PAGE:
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Extracting the n-th value of lists in PySpark DataFrame

Machine Learning
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PySpark
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schedule Jul 9, 2022
Last updated
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Consider the following PySpark DataFrame:

rows = [[[10,20]], [[30,40]]]
df = spark.createDataFrame(rows, ['my_col'])
df.show()
+--------+
| my_col|
+--------+
|[10, 20]|
|[30, 40]|
+--------+

Here, my_col contains some lists.

Extracting a single value from arrays in PySpark Column

To extract the second value of each list in my_col:

# df.select(F.col('my_col').getItem(1)) also works!
df_res = df.select(F.col('my_col')[1].alias('second_value'))
df_res.show()
+------------+
|second_value|
+------------+
| 20|
| 40|
+------------+

Here, we are assigning a label to the Column returned by F.col('my_col')[0] using alias(~).

Equivalently, we can use the element_at(~) method instead of using the [~] syntax:

df_res = df.select(F.element_at('my_col',2).alias('second_value'))
df_res.show()
+------------+
|second_value|
+------------+
| 20|
| 40|
+------------+

Note that element_at(~) does not use index-based positioning - the second value in a list is denoted by position 2.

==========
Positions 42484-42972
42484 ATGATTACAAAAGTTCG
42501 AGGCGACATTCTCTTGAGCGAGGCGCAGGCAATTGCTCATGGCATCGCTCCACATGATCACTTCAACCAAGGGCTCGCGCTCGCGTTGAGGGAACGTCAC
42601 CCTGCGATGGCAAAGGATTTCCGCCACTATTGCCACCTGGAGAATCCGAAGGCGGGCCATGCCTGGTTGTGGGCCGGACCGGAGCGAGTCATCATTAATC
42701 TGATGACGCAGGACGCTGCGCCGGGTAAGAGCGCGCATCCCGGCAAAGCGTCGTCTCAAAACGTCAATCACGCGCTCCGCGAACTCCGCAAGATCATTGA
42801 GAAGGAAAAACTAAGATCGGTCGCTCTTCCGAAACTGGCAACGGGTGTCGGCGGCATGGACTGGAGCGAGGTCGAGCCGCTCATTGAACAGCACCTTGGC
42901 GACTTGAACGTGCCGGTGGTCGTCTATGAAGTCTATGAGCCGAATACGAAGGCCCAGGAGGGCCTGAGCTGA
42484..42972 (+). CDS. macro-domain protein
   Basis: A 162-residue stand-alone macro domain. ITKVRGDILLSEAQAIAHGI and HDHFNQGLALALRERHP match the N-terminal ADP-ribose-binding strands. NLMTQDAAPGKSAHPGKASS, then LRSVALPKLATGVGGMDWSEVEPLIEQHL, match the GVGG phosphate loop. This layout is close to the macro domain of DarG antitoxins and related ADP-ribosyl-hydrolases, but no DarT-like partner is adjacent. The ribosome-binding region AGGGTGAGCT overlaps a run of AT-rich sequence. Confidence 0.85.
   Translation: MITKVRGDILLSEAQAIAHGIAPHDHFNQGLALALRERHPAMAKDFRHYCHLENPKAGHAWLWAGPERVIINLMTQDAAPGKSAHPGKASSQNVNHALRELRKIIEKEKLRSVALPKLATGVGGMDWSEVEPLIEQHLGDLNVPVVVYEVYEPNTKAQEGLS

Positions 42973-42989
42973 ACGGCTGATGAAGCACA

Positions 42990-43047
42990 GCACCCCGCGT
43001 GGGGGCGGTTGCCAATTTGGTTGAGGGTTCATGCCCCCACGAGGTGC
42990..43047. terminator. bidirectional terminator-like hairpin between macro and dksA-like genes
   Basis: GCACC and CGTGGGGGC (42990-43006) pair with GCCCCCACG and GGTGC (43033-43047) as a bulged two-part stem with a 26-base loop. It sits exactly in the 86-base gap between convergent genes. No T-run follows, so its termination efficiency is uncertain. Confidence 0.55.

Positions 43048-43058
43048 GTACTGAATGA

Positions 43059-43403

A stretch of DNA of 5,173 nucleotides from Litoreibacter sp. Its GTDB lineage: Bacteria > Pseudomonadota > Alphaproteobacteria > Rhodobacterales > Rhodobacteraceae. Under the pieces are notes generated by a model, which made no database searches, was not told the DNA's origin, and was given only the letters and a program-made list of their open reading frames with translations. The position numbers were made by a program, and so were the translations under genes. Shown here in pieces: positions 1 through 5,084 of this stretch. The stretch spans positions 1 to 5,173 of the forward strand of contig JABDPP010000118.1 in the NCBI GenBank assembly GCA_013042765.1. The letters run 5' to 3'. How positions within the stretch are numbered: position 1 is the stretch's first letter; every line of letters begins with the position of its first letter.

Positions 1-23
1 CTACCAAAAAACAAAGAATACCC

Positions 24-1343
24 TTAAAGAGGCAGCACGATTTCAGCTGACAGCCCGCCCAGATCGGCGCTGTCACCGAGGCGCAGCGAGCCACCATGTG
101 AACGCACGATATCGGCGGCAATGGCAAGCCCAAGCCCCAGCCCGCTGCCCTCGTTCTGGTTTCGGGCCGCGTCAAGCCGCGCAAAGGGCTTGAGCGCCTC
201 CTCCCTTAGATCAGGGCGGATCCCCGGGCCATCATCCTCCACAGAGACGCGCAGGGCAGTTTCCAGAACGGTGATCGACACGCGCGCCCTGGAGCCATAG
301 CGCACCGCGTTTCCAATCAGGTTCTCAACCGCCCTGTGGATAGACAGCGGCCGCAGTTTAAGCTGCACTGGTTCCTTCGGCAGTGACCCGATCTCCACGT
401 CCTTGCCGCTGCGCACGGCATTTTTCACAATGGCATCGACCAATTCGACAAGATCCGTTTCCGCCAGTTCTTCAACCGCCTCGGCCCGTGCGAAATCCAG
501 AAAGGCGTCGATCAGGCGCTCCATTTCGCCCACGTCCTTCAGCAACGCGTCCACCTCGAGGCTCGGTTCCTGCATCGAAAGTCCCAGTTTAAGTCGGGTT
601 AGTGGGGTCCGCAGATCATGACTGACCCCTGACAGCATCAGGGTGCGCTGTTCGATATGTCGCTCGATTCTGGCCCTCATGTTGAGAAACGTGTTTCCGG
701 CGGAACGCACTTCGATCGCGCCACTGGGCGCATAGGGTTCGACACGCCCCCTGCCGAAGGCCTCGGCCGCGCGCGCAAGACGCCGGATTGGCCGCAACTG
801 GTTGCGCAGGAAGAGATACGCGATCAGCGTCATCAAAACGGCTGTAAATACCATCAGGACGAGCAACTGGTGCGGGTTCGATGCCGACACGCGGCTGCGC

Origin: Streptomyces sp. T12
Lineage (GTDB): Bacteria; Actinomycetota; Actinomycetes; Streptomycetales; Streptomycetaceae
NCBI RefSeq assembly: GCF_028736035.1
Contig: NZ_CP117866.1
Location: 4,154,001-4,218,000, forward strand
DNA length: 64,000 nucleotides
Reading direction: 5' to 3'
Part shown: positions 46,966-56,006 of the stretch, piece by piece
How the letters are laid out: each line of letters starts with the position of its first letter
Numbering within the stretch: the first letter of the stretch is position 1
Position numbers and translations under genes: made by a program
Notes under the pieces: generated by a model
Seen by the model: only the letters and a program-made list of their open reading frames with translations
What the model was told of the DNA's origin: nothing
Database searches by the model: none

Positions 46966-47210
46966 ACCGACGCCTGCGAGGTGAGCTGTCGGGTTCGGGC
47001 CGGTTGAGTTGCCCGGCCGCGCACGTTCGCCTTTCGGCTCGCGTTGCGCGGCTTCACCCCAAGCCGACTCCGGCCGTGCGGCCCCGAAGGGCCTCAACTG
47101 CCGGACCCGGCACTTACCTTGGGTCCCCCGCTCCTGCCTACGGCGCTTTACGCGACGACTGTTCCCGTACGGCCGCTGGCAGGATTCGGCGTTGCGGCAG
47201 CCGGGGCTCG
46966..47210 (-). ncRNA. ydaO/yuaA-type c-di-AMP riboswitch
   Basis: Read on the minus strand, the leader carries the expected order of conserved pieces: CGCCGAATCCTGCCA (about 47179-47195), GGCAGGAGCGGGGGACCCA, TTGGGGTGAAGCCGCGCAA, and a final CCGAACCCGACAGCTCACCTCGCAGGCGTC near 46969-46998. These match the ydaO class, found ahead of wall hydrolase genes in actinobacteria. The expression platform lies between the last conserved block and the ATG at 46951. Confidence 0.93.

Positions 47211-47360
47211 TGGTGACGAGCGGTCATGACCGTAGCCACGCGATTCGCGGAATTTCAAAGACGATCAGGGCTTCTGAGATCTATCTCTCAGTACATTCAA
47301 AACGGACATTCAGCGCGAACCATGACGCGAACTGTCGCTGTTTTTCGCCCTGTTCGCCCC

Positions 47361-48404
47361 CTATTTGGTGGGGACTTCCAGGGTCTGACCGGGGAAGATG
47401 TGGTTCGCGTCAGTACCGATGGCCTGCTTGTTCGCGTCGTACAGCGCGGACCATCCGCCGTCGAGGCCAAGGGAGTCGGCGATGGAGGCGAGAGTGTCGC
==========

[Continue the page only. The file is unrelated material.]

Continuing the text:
Extracting values from the back

I recommend using element_at(~) rather than [~] syntax because element_at(~) allows you to extract elements from the back using negative positioning:

df_res = df.select(F.element_at('my_col', -1).alias('last_val'))
df_res.show()
+--------+
|last_val|
+--------+
| 20|
| 40|
+--------+

This is not possible using the [~] syntax or the getItem(~) method.

In case of out-of-bound indexes

Specifying out-of-bound indexes will return null values:

df_res = df.select(F.element_at('my_col',5))
df_res.show()
+---------------------+
|element_at(my_col, 5)|
+---------------------+
| null|
| null|
+---------------------+

Extracting multiple values from arrays in PySpark Column

To extract multiple values from arrays in a PySpark Column:

col = F.col('my_col')
df_res = df.select(col[0], col[1])
df_res.show()
+---------+---------+
|my_col[0]|my_col[1]|
+---------+---------+
| 10| 20|
| 30| 40|
+---------+---------+

Here, we are extracting the first as well as second values of each list.

Equivalently, we could use element_at(~) once again:

col = F.col('my_col')
df_res = df.select(F.element_at(col,1), F.element_at(col,-1))
df_res.show()
+---------------------+----------------------+
|element_at(my_col, 1)|element_at(my_col, -1)|
+---------------------+----------------------+
| 10| 20|
| 30| 40|
+---------------------+----------------------+

Again, you can provide an alias for each column by using the alias(~) method:

col = F.col('my_col')
df_res = df.select(col[0].alias('1st'), col[1].alias('2nd'))
df_res.show()
+---+---+
|1st|2nd|
+---+---+
| 10| 20|
| 30| 40|
+---+---+
robocat
Published by Isshin Inada
Edited by 0 others
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